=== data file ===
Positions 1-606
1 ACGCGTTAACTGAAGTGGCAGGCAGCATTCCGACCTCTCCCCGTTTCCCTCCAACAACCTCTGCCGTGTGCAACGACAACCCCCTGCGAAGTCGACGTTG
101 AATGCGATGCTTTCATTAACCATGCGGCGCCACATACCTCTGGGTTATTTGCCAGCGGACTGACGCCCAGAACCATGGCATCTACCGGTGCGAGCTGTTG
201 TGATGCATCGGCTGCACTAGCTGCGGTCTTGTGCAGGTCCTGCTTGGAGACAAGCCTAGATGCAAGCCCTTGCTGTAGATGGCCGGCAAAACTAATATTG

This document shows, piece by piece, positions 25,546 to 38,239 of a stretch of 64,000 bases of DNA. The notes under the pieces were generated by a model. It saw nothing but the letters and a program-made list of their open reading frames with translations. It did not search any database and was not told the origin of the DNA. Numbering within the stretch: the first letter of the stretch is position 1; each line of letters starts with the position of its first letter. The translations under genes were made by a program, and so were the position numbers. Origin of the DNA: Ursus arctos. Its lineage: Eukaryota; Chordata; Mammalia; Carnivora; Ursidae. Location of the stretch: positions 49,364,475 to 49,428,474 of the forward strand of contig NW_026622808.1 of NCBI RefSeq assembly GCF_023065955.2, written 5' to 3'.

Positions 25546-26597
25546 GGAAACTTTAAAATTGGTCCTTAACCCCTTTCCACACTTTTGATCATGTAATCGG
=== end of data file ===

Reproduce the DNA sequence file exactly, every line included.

Positions 1-606
1 ACGCGTTAACTGAAGTGGCAGGCAGCATTCCGACCTCTCCCCGTTTCCCTCCAACAACCTCTGCCGTGTGCAACGACAACCCCCTGCGAAGTCGACGTTG
101 AATGCGATGCTTTCATTAACCATGCGGCGCCACATACCTCTGGGTTATTTGCCAGCGGACTGACGCCCAGAACCATGGCATCTACCGGTGCGAGCTGTTG
201 TGATGCATCGGCTGCACTAGCTGCGGTCTTGTGCAGGTCCTGCTTGGAGACAAGCCTAGATGCAAGCCCTTGCTGTAGATGGCCGGCAAAACTAATATTG

This document shows, piece by piece, positions 25,546 to 38,239 of a stretch of 64,000 bases of DNA. The notes under the pieces were generated by a model. It saw nothing but the letters and a program-made list of their open reading frames with translations. It did not search any database and was not told the origin of the DNA. Numbering within the stretch: the first letter of the stretch is position 1; each line of letters starts with the position of its first letter. The translations under genes were made by a program, and so were the position numbers. Origin of the DNA: Ursus arctos. Its lineage: Eukaryota; Chordata; Mammalia; Carnivora; Ursidae. Location of the stretch: positions 49,364,475 to 49,428,474 of the forward strand of contig NW_026622808.1 of NCBI RefSeq assembly GCF_023065955.2, written 5' to 3'.

Positions 25546-26597
25546 GGAAACTTTAAAATTGGTCCTTAACCCCTTTCCACACTTTTGATCATGTAATCGG